The effect of air staging on sulphur capture was studied in the 12 MW CFBB at Chalmers. Three cases of staging was studied: no staging, normal staging and intensified staging. The sulphur retention dropped to 40% under intensified staging, compared to about 90% under normal and no staging. (Fig. 5.) When the air staging cases were compared at a higher temperature, 930° C, the sulphur retention was negative both for normal and intensified staging, indicating a net release of sulphur from the sorbent.
During these tests the fraction of time under reducing conditions was measured with a zirconia cell oxygen probe. The fraction of time under reducing conditions in the bottom bed was small for no staging, 70-80% for normal staging and 100% for intensified staging. (Fig. 6. ) Later oxygen probe measurements show the occurrence of reducing conditions in various parts of the combustion chamber in more detail. Similar to the stationary FBB there is a through-flow of air which by-passes the bottom bed. The presence of reducing conditions in the bottom bed is a combined effect of this by-pass and of air-staging . This by-pass was examed in the 12 MW stationary FBB with the extraction of gas and solid samples from the combustion chamber.
The reductive decomposition of CaSO4 was studied directly by the extraction of gas from the combustion chamber at various heights. The study shows that the decomposition takes place in the bottom bed, below about 0.6 m, and that much of the sulphur released from the sorbent is recaptured in the splash zone above the bed.
In connection with the development of a patented method, "reversed air staging", for obtaining low N2O emissions from fluidized bed combustion the effect of air staging on sulphur capture was further studied.[24,25,26,27,28] While the emission of N2O decreases with raised temperature or lowered air ratio, the emission of SO2 increases. This conflict between the desire to reduce N2O emission with maintained efficient sulphur capture was circumvented by addressing the conditions in the lower and the upper part of the combustion chamber. In contrast to the emission of SO2, the emission of N2O is not much affected by the conditions in the bottom part. Thus the emission of N2O could be decreased by lowering the air ratio in the upper part if the air ratio in the lower part is simultaneously raised.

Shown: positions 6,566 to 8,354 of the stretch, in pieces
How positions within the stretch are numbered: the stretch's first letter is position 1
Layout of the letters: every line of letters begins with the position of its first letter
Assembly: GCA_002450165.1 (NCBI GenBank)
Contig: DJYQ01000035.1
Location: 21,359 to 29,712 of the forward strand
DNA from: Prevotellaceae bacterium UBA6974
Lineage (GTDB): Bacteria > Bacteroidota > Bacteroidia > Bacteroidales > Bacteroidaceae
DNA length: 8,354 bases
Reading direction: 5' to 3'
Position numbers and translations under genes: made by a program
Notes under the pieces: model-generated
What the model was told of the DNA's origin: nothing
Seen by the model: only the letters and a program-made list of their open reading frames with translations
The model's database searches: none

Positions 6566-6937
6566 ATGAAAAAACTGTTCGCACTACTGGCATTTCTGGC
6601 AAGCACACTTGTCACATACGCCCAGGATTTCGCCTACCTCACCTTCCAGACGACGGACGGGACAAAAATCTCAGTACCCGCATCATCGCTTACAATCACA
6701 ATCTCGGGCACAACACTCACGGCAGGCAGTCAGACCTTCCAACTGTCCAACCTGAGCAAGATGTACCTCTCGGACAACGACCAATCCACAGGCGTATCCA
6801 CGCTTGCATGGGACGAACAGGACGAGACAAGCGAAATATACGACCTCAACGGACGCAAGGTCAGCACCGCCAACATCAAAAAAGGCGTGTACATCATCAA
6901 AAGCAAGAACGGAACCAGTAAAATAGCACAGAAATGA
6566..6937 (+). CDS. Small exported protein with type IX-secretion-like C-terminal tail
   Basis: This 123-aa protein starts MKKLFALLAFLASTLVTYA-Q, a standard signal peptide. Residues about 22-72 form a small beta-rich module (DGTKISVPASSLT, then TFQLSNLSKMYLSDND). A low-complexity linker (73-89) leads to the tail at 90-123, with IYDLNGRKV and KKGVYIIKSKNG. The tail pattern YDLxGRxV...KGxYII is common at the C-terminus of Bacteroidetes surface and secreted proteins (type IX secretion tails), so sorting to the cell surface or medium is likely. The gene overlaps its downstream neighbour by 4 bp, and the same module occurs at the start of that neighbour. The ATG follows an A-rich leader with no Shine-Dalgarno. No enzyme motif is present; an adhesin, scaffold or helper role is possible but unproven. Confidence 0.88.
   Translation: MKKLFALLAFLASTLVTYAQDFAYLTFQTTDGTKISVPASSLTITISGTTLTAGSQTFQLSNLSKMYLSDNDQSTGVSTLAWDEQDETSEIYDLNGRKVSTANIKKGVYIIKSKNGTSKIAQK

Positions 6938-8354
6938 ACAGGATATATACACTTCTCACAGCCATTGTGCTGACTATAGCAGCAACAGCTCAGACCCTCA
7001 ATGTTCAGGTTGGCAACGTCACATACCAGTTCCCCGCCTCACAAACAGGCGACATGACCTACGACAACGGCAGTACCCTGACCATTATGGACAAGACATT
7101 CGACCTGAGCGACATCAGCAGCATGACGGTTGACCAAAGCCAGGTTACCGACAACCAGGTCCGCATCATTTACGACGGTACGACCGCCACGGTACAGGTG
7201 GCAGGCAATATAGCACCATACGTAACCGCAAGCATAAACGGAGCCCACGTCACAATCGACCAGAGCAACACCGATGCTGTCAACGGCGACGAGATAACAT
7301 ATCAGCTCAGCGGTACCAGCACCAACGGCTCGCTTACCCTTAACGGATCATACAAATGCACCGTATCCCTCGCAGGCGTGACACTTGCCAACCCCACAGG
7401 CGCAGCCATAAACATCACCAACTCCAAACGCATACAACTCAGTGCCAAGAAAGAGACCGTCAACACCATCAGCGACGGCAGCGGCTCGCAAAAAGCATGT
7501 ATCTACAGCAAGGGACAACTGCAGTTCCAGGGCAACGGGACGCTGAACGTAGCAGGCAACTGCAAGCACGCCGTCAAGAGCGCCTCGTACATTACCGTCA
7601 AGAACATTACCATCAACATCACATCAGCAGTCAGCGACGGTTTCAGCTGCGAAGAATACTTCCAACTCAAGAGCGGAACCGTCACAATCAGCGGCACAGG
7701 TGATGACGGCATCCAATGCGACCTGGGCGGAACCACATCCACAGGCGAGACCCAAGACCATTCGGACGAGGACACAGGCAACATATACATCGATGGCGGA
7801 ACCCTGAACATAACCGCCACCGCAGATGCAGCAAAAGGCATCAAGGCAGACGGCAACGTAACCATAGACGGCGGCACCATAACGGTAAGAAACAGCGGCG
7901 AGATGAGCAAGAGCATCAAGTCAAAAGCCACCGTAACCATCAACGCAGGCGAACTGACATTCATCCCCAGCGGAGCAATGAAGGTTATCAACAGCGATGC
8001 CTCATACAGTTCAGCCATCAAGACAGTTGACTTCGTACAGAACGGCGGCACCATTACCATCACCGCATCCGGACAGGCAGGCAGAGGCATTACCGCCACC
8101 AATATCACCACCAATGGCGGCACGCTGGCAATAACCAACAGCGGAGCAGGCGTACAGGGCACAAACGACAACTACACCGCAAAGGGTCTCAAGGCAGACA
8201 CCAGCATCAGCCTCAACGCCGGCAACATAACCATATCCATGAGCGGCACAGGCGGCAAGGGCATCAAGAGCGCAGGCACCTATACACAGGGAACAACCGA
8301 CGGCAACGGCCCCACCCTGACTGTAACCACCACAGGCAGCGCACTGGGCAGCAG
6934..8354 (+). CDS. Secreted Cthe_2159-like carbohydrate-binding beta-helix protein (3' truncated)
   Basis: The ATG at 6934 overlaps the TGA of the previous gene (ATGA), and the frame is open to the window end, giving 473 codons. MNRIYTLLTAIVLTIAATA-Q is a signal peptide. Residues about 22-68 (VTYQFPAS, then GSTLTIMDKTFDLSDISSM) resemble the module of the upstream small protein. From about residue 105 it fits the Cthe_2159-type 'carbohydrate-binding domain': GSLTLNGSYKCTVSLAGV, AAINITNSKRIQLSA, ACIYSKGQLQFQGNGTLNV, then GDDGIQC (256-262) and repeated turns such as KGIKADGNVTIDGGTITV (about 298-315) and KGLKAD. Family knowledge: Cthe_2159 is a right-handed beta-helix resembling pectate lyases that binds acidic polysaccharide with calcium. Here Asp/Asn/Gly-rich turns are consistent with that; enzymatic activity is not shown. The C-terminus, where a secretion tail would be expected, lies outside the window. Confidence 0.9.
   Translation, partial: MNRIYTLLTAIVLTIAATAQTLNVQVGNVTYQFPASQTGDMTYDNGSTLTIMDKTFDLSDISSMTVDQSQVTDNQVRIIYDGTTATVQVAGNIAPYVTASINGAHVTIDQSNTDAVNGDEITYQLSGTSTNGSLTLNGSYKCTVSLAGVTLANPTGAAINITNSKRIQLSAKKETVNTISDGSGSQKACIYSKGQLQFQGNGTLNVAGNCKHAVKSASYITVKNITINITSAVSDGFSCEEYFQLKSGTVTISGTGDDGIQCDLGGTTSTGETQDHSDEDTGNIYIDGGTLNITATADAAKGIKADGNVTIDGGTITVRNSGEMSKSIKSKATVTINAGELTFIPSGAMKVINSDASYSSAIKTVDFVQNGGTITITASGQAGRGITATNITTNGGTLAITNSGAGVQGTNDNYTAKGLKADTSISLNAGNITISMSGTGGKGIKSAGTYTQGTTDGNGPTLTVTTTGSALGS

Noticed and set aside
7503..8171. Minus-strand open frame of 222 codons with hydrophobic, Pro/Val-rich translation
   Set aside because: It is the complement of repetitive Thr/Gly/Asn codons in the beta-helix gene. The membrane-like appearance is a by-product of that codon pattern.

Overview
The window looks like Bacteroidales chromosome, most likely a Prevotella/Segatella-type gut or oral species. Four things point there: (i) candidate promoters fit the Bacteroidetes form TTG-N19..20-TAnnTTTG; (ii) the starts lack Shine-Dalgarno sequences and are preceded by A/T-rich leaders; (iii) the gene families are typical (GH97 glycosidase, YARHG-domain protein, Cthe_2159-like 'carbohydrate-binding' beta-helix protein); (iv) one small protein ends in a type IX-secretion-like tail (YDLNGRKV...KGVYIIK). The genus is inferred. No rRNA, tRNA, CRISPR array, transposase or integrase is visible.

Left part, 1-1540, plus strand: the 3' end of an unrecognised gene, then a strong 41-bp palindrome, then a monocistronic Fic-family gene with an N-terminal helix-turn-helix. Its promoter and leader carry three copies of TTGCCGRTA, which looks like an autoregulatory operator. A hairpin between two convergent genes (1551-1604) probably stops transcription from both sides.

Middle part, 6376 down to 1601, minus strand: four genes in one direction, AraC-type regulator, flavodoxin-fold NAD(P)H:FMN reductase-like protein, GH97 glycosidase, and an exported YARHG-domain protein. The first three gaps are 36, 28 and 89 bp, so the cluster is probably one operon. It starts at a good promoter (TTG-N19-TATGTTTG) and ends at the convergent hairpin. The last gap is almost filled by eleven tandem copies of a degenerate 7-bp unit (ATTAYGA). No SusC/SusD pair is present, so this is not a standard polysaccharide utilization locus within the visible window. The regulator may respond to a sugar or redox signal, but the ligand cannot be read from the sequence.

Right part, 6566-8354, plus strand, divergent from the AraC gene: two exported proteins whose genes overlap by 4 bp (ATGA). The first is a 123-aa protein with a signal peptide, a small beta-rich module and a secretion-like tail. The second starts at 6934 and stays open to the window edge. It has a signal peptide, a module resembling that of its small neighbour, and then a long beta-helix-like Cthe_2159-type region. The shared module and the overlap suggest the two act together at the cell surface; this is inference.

Modelling and limestone reactivity
In order to obtain accurate data for modelling of sulphur capture the reactivity of the two limestones Ignaberga and Köping was studied in detail in the laboratory. Up to 11 particle sizes were studied and an effective first order rate constant was derived as function of conversion. It was found that this rate parameter could be approximated as function of conversion with an exponential decay, and that the constants in this decay function could be expressed as function of particle size. (Fig. 7.)
These reactivity data and data on residence time as function of particle size were then applied in a model predicting the sulphur capture performance of the 12, 40 and 165 MW circulating FBBs. Furthermore the degree of conversion as function of particle size was derived and compared to results from analysis of sieved ash samples. (Fig. 8.) The model gave a reasonable agreement and the difference in sulphur capture performance between the small 12 MW CFBB and the two larger could be explained in terms of residence time and particle size distribution. (Fig. 9)